Defendant, Ensign, filed an objection to the motion for partial summary judgment and an affidavit. His claim was Ensign Company had sold all its interest to the property in question to Ski Park City West, Inc., in the autumn of 1969. Ensign had had no dealings with the property or monies received or financial transactions involving the property since the autumn of 1969. Ensign further claimed he was familiar with the land in question, and in his opinion it was not worth $98,000. Ensign claimed there were a substantial number of disputed facts, making inappropriate a summary judgment. He urged, if any of the defendants had engaged in conduct of misusing the funds collected, there was a factual dispute as to Ensign's involvement.

At the hearing on the motion Ensign asserted as factual issues: (1) Was a trust account established by defendants; (2) Were monies collected and were they applied or diverted; and (3) What was the value of the property in parcels 8, 9, 10, 11, and 12.

Plaintiff responded that it was irrelevant whether the money was, in fact, paid into the trust fund. Defendants had such a duty; and if they failed to perform, they were to hold plaintiff harmless from damages and allow plaintiff to clear title. Plaintiff asserted it had no knowledge as to what happened to the money collected from third party purchasers, such was an issue to be resolved among the defendants. The facts established proved the vendors to the parties foreclosed their mortgages and to protect plaintiff's interest, plaintiff paid $98,000. Under the 1971 judgment, defendants were responsible.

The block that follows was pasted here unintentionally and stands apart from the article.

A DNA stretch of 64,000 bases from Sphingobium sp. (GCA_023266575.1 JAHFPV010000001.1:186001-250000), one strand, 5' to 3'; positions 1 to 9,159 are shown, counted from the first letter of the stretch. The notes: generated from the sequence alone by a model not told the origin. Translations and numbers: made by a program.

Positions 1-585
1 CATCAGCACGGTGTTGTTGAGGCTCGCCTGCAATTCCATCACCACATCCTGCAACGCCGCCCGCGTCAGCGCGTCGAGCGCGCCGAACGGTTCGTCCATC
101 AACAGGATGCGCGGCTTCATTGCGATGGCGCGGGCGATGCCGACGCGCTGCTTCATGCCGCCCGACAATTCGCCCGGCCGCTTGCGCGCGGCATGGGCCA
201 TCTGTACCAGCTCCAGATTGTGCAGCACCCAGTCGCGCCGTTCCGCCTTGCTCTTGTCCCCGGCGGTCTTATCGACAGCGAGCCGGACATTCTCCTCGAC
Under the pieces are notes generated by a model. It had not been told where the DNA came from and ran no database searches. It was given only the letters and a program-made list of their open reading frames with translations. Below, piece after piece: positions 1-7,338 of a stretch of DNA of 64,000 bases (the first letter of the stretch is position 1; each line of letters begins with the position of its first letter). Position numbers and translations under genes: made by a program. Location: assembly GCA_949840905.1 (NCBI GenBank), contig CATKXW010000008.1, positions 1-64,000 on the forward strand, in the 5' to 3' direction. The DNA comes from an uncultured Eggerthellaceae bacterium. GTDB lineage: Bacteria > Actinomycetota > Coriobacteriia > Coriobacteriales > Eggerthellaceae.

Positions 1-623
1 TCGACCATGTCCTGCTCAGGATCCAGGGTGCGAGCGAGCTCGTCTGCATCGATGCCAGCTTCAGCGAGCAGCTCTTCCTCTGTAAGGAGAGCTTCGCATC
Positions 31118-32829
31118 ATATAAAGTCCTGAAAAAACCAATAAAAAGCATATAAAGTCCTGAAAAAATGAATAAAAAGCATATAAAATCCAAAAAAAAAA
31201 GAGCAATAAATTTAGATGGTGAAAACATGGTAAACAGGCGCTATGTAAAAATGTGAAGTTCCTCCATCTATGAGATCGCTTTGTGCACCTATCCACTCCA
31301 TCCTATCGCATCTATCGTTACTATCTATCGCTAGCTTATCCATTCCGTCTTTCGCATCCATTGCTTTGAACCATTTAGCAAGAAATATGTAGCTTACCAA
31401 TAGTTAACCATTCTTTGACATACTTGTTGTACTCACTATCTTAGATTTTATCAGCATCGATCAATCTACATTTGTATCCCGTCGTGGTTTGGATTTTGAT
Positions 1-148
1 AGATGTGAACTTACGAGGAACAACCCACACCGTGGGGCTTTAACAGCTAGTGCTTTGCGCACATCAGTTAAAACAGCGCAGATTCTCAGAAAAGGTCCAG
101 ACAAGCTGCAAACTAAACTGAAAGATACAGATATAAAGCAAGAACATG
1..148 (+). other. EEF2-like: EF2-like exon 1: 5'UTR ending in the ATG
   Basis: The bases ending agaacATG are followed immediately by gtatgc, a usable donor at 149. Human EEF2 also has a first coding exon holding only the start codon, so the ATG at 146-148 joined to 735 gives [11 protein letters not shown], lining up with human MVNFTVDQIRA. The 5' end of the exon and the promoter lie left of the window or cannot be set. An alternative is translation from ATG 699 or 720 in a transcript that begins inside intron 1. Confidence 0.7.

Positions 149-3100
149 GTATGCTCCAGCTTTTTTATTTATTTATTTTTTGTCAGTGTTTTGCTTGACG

The trial court granted plaintiff's motion, and awarded judgment in the sum of $98,000 to plaintiff. The court further affirmed its previous order of April 8, 1975, granting plaintiff's motion for leave to execute.

Defendant, Ensign, describes in his brief the original action as a complaint seeking partition of real estate. Partition is a statutory action to which there must be strict adherence as set forth in Chapter 39, Title 78. A review of the pleadings indicates the complaint did not include all persons with an interest in the property, such as, those having any interest in, or liens of record, by mortgage, judgment, or otherwise.[1] Rather, as previously noted, the action was in the nature of a declaratory judgment to determine the rights of the parties pursuant to their agreement of 1967.

On appeal, Ensign contends the trial court adopted an erroneous interpretation of the judgment of July 23, 1971. Specifically, this judgment imposed upon defendants a duty in all events to pay for the land awarded to plaintiffs. This interpretation was the basis to authorize a money judgment for damages awarded to plaintiff.

Ensign argues the terms of the 1971 judgment are ambiguous in that the terms "original seller obligations" "defendants' obligations to original sellers" are indefinite.

Further, Ensign asserts the 1971 judgment applied only to that land from which there were proceeds, and there was no evidence to indicate there were any such proceeds as to the land in question. He claims the judgment requires the existence of proceeds from third party sales contracts for parcels 8, 9, 10, 11, 12. The record affirmatively shows that all of the third party purchase contracts dealt with land other than that foreclosed by the bank. Therefore, Ensign urges no duty arose as to this land as no proceeds were available to be *450 applied to it. Defendant further urges the judgment applied only to the extent the proceeds had not heretofore been assigned, and whether there had been such an assignment was an unresolved issue of fact.

An ambiguous judgment is subject to construction according to the rules that apply to all written instruments: